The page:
Many of my readers are likely to be in the military, as that is also my calling. Others may work in hospitals or other places where you are served by chaplains. Chaplains, we find, come in all shapes and sizes. Many will be strong and Biblical Christians, while others may be non-Christians, or something in between and frustratingly difficult to pin down. The question of how to interact with such chaplains is a constant topic for discussion for those of us in military ministries. In general (and within reasonable limits), I believe in working with them to the extent that it advances the gospel, regardless of their theology. Allow me to illustrate with a personal example:
During my basic officer training, I held the position of Chaplain's Representative (or "Chappie"), meaning that I was the liaison between the actual military chaplain's office and the trainees. By this I was able to assemble a weekly small group for busy trainees. We called it "Time-Bust Prayer Time" to accentuate that we would keep it brief because we knew what pressure everyone was under.
Now for the hard part ... our chaplain, I soon learned, was a member of a non-Christian cult, but classified and assigned to us as "Protestant" by the military. What to do? After all, Christ said, "He who is not with me is against me, and he who does not gather with me, scatters." (Luke 11:23) How could I work alongside one who is working against my Lord?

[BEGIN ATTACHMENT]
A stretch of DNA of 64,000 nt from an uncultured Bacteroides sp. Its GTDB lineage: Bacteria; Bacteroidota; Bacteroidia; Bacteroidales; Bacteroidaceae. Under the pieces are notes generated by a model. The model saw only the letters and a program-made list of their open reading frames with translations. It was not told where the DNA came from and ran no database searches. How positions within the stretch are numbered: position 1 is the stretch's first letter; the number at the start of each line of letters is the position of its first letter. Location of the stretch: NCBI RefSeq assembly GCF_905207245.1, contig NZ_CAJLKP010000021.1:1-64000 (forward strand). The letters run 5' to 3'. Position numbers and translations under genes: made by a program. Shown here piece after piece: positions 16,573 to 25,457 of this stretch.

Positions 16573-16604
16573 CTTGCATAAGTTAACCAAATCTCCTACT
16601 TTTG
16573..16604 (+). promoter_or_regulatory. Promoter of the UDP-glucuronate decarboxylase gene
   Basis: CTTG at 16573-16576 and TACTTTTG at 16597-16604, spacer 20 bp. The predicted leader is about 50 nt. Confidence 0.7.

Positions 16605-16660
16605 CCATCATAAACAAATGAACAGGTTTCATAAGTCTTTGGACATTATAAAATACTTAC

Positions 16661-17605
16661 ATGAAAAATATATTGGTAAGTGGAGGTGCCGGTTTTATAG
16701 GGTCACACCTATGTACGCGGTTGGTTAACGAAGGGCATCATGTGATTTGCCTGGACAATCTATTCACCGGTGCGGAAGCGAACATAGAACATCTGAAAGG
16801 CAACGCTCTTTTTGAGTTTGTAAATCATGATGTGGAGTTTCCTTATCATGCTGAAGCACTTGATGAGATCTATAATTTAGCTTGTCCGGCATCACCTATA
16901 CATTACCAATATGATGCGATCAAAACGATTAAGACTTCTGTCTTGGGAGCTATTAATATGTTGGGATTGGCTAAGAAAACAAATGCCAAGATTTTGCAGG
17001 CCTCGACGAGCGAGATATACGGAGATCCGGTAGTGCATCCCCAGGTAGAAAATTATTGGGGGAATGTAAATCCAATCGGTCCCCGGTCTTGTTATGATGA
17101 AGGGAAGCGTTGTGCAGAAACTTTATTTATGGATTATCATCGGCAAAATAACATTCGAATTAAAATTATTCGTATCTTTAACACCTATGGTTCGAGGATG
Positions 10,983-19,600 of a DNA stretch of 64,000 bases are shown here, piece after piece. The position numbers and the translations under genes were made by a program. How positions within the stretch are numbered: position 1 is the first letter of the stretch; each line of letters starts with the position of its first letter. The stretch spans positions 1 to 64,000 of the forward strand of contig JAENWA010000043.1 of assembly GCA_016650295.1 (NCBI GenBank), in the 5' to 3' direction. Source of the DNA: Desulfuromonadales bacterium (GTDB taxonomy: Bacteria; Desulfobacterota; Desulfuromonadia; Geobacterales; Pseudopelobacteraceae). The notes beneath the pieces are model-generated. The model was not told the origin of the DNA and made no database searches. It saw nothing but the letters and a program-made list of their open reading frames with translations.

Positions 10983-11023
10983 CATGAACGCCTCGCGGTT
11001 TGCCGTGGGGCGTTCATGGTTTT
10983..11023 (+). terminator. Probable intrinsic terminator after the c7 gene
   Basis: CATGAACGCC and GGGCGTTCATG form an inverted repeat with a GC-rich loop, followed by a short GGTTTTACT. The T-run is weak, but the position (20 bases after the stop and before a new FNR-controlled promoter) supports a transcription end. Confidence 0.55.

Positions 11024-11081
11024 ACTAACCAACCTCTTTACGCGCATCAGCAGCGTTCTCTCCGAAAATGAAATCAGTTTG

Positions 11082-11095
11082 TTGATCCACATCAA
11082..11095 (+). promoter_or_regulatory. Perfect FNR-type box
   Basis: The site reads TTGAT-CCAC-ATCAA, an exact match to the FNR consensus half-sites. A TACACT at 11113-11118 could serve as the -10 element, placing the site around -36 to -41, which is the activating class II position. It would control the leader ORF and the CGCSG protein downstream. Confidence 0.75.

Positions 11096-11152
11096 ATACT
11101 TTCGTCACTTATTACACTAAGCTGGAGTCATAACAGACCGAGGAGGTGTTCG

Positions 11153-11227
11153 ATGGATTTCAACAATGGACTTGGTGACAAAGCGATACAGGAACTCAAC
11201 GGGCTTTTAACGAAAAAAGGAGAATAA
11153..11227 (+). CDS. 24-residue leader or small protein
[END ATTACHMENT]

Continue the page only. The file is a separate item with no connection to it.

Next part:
I did so, in short, by turning back two chapters in Luke: "... whoever is not against you is for you." (Luke 9:50b) Notice the contrast--one may be against Christ, but not against you--he or she may in fact be a useful ally in your mission! This chaplain was a bearer of a false gospel, but he was also providing me the avenue by which I could minister the true gospel to my fellow trainees.
I mentioned reasonable limits. At no time did our chaplain attempt to influence or dictate the subject matter of our weekly prayer meetings. You may be amazed to learn that I attended his services, which took place on Sunday mornings at the only "General Protestant" service on our little installation. His sermons were bland and empty, but they were not overtly heretical, and those I wished to reach were there (most having no clue of his theology, as he gave little away). Had he openly preached heresy, I would have certainly drawn the line, as my participation would have implied my agreement, and would moreover have caused my brothers and sisters to stumble. Thankfully it never came to that point.
There will be those among you who object to my choice of tactics here, to which I can only appeal to Romans 14 and 1 Corinthians 8. This for me was "food sacrificed to idols" and caused no one (to my knowledge) to stumble. Rather, I made the decision to use the avenue available to me to reach those I was called to reach, and was able to reach and encourage many in the faith.